[Buddha-l] Meditation changes the brain structure

S. A. Feite sfeite at roadrunner.com
Thu Jan 27 13:13:45 MST 2011

On Jan 27, 2011, at 12:44 PM, Macleod, Nik wrote:

> Seems that sustained application to all manner of things
> can bring about long term changes in brain structure -
> witness the changes effected in London cabbies by
> acquisition of 'the knowledge':

As neuroscientists say "neurons that fire together, wire together."

Interestingly also, Buddhist meditation helps the amygdala get  
*smaller*. "Amygdalas are responsible for fear and other "primitive"  
emotions." Large amydalas are also connected to primitive political  
idealogies like conservatism.

"Political opinions are considered choices, and in Western  
democracies the right to choose one's opinions -- freedom of  
conscience -- is considered sacrosanct.

But recent studies suggest that our brains and genes may be a major  
determining factor in the views we hold.

A study at University College London in the UK has found that  
conservatives' brains have larger amygdalas than the brains of  
liberals. Amygdalas are responsible for fear and other "primitive"  
emotions. At the same time, conservatives' brains were also found to  
have a smaller anterior cingulate -- the part of the brain  
responsible for courage and optimism.

If the study is confirmed, it could give us the first medical  
explanation for why conservatives tend to be more receptive to  
threats of terrorism, for example, than liberals. And it may help to  
explain why conservatives like to plan based on the worst-case  
scenario, while liberals tend towards rosier outlooks.

"It is very significant because it does suggest there is something  
about political attitudes that are either encoded in our brain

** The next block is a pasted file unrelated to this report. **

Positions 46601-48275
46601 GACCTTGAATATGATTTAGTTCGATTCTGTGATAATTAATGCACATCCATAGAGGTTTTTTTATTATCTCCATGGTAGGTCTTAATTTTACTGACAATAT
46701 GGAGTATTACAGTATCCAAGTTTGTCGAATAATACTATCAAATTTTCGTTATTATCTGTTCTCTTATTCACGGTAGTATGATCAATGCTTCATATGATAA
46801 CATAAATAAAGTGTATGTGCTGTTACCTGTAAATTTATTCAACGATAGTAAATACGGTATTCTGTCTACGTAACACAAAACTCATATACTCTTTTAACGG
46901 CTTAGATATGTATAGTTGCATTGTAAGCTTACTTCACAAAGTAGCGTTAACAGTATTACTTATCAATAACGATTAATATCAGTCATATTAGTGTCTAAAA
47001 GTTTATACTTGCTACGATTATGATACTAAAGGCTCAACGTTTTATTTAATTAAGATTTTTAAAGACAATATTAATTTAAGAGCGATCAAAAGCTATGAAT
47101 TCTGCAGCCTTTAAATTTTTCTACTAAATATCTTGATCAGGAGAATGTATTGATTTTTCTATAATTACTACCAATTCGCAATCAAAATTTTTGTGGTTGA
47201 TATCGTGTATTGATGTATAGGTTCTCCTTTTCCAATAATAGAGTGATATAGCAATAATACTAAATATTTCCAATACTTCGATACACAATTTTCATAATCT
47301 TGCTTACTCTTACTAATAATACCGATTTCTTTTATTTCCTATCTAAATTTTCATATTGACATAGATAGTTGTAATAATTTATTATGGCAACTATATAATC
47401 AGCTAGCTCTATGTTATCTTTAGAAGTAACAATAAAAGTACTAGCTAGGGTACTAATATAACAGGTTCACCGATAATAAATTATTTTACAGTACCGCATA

structure through our experience or that our brain structure in some  
way determines or results in our political attitudes," Geraint Rees,  
the neurologist who carried out the study, told the media.

Rees, who heads up UCL's Institute of Cognitive Neuroscience, was  
originally asked half-jokingly to study the differences between  
liberal and conservative brains for an episode of BBC 4's Today show  
that was hosted by actor Colin Firth. But, after studying 90 UCL  
students and two British parliamentarians, the neurologist was  
shocked to discover a clear correlation between the size of certain  
brain parts and political views.

He cautions that, because the study was carried out only on adults,  
there is no way to tell what came first -- the brain differences or  
the political opinions.

But evidence is beginning to accumulate that figuring out a person's  
political proclivities may soon be as simple as a brain scan -- or a  
DNA test.

In a study published in October, researchers at Harvard and UC-San  
Diego found that a variant of the DRD4 gene predisposes people to  
being liberal, but only if they had active social lives as  
adolescents. The "liberal gene" has also been linked to a desire to  
try new things, and other "personality traits related to political  

For his part, actor Colin Firth, who hosted the BBC show that  
revealed the results of the brain scans, has said he wants to see  
brain scans on politicians to find out if they are telling the truth  
about what they believe.

Questioning the "liberal" credentials of the head of Britain's  
Liberal Democratic party, Nick Clegg, Firth said: "I think we should  
have him scanned.""


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